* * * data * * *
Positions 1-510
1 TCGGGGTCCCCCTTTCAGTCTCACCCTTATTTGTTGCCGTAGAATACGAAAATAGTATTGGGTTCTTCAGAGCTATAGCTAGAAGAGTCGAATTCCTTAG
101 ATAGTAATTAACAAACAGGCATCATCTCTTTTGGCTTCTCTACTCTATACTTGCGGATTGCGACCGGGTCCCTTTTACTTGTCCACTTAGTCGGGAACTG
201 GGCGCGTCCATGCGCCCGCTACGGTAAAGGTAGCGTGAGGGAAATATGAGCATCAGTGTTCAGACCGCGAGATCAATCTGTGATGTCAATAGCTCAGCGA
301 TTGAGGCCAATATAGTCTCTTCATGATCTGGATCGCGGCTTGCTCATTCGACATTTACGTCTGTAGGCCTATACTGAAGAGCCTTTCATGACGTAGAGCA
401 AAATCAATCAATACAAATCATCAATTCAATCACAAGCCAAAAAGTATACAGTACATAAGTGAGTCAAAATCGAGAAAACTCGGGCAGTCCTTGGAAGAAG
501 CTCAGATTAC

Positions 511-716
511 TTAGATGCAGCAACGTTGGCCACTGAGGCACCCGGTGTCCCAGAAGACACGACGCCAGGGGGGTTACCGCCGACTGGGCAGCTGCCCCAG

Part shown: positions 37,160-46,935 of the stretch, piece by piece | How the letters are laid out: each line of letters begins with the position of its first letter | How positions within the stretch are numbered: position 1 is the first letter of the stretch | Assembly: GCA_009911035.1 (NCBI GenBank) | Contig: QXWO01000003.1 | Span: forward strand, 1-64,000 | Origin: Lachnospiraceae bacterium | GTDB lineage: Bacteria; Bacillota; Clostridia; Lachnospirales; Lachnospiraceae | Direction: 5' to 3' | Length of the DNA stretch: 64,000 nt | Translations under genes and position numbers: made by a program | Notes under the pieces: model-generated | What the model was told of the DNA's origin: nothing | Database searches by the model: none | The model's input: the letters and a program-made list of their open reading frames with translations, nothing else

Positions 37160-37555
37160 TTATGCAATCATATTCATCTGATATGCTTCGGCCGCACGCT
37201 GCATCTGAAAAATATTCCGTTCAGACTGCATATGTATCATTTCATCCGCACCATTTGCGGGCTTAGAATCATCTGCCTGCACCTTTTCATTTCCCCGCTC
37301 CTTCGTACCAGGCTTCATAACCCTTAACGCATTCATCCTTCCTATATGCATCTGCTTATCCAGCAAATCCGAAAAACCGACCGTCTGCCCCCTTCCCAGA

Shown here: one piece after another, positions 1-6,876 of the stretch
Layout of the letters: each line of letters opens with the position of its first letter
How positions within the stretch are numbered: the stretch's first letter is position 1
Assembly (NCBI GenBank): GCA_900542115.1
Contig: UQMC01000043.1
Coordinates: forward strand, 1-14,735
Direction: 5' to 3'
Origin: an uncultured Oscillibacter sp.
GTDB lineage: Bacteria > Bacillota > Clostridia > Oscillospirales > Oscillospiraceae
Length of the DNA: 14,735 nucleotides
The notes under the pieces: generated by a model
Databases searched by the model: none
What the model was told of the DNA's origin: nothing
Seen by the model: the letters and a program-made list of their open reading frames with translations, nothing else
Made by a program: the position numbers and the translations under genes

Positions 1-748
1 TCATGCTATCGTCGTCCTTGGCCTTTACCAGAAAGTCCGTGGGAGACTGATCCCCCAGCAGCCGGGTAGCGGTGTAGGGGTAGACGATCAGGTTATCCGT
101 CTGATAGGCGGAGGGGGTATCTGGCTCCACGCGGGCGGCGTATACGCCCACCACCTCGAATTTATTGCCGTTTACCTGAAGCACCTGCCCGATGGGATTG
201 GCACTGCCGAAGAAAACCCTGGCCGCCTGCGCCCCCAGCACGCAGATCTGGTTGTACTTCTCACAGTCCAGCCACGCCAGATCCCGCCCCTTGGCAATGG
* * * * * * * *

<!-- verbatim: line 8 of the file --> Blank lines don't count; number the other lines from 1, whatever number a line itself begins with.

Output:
Positions 511-716